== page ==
Despite extensive social science research on Palestine, the literature on the religious life of Palestinians is still modest, especially with respect to contemporary female piety. On 25 January 2006, the Islamic party Hamas won a decisive majority of seats in the Palestinian Legislative Council. This landslide victory has drawn most media and scholarly attention to the political Islamisation programmes of Hamas. Remarkably, little research has investigated the wider diversity and more complex nature of grassroots religious activism in society. For example, no previous study, so far, has examined the growing female da’wa (piety) movement, which has become a dominant feature in the Gaza Strip.
The study presented here is the first investigation focusing specifically on the female subjects of the piety movement—the da’iyat. These are pious women activists who carry out an extensive array of Islamic da’wa classes among women who seek religious education, guidance, and advice. The main aim of this study is to explore four questions: how female pious conviction is understood and produced, how the formation of the da’iyat’s agency is facilitated and restricted, how pious agentic tensions and da’wa (un)intended consequences exist within the local socio-political power structures, and to what extent dialogical perspectives on the question of women can be achieved between pious women and secular feminists.
The literature review on Muslim women’s agency reveals a polarisation that reduces women’s agency to resistance to or compliance with male domination and Islamic traditions. My research suggests that women’s agency and the subject formation (at the level of the individual and collective) constitute a much more complex process and that the pious/feminist polarity constricts the enhancement of women’s agency, women’s rights, and gender justice. Based on an in-depth remote ethnography (a survey and mobile calls over the internet) in the Gaza Strip, this thesis provides a contextualised analysis of three agentic manifestations of women’s pious agency. In particular, this thesis goes beyond Saba Mahmood’s (2005) model of the pious subject in the Cairene women’s piety movement. It offers a detailed analysis of the multiple and contradictory aspects of the subject’s pious agency in the Gazan women’s piety movement. It also provides an important opportunity to investigate the relevance of Rachel Rinaldo’s (2013) model of pious critical agency among some Indonesian Muslim women and the scholarship of Islamic feminism to Gazan Muslim women. Significantly, the final research question situates women’s pious agency within the broader pious/feminist relationship.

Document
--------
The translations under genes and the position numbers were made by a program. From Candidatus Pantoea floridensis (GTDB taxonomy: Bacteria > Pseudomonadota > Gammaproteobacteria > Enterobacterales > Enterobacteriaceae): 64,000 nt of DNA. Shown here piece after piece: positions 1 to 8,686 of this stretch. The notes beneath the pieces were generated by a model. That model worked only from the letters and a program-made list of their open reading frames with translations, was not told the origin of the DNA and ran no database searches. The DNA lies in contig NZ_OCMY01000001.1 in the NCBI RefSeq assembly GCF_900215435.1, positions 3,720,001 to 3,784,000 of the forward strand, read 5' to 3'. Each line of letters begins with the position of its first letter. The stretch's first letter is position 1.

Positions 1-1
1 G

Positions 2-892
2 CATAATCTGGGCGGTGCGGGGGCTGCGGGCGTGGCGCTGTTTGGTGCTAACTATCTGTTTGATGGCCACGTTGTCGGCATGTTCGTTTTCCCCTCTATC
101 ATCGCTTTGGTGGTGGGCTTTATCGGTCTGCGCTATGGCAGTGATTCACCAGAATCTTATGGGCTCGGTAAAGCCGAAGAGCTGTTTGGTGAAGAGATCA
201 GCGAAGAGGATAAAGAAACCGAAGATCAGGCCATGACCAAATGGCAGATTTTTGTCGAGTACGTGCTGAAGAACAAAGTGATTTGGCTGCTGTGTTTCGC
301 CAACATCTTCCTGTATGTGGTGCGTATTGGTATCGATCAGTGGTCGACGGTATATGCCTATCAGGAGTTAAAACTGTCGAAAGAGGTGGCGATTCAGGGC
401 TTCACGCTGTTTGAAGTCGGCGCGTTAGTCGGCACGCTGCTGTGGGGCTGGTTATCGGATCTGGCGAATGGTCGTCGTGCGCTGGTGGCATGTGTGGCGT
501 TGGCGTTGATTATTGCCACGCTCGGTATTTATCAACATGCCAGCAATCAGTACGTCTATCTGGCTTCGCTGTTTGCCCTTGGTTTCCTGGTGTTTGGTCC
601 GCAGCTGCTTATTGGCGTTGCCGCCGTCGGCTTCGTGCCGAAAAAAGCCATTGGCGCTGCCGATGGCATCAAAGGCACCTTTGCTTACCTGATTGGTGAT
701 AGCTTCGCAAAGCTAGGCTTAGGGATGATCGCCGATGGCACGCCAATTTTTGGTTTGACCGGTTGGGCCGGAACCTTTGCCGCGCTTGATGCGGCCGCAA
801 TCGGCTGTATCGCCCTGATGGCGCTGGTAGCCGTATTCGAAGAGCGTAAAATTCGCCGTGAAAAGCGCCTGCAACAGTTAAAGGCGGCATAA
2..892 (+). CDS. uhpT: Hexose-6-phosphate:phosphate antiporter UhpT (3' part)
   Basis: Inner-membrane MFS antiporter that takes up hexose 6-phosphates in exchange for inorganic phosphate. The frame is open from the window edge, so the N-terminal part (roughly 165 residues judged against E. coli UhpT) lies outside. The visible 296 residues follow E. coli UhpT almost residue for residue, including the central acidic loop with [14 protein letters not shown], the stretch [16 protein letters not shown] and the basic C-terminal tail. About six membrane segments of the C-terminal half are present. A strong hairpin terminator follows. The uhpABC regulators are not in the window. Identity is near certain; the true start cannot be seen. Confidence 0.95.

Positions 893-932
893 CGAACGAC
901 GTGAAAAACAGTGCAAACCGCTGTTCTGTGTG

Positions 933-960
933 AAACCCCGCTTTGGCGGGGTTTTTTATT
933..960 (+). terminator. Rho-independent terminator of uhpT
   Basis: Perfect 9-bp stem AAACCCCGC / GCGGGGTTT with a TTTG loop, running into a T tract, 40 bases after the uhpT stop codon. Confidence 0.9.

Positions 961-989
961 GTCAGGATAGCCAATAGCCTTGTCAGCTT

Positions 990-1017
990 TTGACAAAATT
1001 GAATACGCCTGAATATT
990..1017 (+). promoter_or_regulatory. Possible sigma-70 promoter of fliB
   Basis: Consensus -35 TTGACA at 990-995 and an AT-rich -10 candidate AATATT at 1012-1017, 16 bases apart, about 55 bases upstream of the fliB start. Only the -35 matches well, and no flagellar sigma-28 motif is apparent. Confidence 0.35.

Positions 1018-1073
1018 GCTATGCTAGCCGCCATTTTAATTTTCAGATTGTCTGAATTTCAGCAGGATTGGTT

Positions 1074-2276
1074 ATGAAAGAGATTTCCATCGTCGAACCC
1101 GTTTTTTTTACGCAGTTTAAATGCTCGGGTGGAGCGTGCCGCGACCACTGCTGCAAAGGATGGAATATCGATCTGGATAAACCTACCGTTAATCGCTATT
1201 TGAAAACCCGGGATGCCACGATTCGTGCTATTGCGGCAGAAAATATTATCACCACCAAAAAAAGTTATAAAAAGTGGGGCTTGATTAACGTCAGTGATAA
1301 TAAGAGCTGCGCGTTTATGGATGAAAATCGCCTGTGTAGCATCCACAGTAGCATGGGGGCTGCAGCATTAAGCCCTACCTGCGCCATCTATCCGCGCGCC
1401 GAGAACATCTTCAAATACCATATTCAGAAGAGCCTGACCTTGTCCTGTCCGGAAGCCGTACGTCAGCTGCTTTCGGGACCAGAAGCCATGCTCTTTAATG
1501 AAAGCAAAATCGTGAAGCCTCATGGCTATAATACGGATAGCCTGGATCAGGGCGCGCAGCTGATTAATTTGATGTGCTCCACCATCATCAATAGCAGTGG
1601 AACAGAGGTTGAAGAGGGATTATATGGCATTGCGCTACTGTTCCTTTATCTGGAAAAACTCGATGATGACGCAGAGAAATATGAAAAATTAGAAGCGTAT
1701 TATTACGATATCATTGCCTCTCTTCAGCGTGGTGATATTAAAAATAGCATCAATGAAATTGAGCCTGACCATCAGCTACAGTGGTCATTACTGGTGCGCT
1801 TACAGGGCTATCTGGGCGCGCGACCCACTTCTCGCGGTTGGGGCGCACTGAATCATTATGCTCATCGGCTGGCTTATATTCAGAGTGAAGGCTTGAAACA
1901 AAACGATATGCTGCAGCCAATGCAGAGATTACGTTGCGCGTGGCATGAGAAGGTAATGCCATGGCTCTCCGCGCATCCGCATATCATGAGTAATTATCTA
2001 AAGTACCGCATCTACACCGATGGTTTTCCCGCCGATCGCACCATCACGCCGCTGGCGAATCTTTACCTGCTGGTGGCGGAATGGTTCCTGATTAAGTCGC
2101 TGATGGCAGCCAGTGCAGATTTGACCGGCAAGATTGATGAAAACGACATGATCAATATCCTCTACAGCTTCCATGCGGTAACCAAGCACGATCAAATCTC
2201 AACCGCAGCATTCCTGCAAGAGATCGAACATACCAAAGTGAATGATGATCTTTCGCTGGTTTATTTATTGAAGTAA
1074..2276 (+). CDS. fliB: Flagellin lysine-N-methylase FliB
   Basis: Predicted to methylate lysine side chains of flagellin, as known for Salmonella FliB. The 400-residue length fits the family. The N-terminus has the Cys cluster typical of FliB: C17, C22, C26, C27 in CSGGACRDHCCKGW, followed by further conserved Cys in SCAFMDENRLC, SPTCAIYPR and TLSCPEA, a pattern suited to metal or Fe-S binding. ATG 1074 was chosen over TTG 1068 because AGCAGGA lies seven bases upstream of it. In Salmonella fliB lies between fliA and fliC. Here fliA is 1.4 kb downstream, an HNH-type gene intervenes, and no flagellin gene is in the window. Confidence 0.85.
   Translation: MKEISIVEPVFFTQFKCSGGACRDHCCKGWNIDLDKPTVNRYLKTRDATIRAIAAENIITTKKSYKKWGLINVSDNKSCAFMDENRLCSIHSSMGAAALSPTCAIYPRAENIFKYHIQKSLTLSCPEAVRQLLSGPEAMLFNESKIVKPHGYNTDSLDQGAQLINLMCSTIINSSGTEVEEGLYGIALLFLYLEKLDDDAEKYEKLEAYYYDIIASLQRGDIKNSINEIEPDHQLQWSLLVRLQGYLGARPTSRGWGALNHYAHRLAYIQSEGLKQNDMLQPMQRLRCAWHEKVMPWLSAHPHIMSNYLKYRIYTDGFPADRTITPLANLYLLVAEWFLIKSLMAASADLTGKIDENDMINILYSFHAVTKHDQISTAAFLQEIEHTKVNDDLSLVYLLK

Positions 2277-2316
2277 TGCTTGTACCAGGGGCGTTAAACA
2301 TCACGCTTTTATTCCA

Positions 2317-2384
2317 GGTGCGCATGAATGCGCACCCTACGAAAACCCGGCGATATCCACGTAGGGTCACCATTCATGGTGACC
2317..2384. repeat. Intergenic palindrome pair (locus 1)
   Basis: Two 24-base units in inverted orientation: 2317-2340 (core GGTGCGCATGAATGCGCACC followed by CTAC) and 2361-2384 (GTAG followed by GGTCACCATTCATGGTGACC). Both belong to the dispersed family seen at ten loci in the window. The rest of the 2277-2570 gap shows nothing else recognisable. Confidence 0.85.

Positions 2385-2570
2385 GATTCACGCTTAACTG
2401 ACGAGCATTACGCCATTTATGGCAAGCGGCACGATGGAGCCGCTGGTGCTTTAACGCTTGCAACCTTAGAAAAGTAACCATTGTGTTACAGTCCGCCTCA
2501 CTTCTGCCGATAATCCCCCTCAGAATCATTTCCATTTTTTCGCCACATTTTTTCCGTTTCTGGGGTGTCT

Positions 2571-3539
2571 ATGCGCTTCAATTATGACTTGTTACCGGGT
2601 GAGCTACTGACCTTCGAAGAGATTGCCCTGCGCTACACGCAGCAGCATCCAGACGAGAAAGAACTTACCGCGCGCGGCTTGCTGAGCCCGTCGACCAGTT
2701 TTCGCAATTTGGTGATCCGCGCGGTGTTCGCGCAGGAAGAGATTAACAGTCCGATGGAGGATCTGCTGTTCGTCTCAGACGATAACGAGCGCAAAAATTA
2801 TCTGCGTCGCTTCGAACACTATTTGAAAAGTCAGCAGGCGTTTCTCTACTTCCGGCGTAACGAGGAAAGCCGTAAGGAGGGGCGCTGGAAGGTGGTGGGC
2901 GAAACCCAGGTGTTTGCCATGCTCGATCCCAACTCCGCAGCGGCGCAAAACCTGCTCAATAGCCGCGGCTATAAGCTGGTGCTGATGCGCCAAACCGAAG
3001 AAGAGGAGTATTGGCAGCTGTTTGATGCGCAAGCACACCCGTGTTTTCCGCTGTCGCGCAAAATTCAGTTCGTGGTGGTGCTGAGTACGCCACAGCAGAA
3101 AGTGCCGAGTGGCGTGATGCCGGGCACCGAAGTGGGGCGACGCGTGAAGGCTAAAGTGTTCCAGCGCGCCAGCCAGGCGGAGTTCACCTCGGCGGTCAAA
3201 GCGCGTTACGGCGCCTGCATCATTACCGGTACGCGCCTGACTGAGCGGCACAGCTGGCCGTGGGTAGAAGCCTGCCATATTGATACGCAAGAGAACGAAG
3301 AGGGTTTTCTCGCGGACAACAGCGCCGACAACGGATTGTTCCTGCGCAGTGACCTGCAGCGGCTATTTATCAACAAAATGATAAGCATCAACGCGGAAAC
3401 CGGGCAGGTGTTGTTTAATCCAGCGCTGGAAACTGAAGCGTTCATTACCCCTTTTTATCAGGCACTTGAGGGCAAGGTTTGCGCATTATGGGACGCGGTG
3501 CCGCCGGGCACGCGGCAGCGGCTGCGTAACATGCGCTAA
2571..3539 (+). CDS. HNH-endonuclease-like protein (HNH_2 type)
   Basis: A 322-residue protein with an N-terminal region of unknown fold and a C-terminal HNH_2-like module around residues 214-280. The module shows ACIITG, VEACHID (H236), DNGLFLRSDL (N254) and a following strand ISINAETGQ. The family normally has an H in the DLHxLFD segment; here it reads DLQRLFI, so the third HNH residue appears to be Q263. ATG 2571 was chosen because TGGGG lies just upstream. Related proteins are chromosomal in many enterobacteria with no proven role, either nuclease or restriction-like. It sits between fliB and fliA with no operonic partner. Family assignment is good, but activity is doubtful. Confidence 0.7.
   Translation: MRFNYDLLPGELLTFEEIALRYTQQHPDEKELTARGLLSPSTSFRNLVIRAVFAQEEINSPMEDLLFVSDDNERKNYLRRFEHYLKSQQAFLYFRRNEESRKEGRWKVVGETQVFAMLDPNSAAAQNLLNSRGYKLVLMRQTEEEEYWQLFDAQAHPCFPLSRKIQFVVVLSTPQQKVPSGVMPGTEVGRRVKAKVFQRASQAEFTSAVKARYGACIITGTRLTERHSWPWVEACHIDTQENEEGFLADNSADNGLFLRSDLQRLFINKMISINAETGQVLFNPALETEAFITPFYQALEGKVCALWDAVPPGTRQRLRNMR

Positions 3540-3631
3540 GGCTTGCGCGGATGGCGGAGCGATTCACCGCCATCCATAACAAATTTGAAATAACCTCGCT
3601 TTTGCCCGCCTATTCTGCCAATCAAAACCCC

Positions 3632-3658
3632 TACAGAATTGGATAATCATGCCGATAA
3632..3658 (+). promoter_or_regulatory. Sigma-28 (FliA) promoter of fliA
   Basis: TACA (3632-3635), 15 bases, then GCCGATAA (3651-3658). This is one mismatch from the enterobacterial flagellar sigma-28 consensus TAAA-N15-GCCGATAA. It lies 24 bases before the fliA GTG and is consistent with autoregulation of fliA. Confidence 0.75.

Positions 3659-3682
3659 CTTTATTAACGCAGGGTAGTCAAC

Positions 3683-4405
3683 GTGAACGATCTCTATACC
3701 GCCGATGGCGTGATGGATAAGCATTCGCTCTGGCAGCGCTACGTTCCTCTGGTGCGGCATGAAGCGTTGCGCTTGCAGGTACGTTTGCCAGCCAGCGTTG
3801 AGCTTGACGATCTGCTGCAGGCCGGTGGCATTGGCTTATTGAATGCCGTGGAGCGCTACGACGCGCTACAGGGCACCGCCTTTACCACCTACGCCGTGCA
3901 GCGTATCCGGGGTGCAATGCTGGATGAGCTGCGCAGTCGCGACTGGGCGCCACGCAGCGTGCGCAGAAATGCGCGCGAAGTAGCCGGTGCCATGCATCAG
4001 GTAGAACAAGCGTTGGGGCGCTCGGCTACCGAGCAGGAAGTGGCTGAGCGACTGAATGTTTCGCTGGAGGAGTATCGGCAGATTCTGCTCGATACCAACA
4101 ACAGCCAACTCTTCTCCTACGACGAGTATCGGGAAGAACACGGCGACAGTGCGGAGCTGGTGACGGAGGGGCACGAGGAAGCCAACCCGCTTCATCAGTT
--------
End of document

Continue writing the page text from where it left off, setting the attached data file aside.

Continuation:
Firstly, in terms of the construction of pious conviction, I argue that the da’iyat’s meanings of piety are reflected in two interconnected terms: religious duty and self-realisation. These pious meanings are shaped by various structures, institutions, and relationships at the micro, meso, and macro levels of social systems. Secondly, I present three distinct, though sometimes overlapping, models of agency for pious women: moral, political, and interpersonal. Thirdly, this research provides a detailed discussion of the data that highlight sites of tension in these three pious modes of agentic expressions. Drawing together key findings from pious and secular feminist narratives, the analysis also offers a deeper insight into the da’wa’s (un)intended consequences on reinforcing hegemonic gender norms. Finally, this project shines a light on the importance of understanding these agentic positions and consequences within the larger context of the relationship between pious women and secular feminists. The case of the Gaza Strip shows a lack of exposure or attention to the possibility of developing pious feminist, or “pious critical agency” to use Rinaldo’s words, and key obstacles to go beyond the pious/secular divide.
Overall, the analysis of the da’iyat’s subjective formation, models of female pious agency, and women’s relationships in the Gaza Strip helps not only expand our understanding and theorising of Islamic female piety, but also demonstrates more possibilities, visions, and challenges for pious/feminist women to collaborate and act upon shared interests.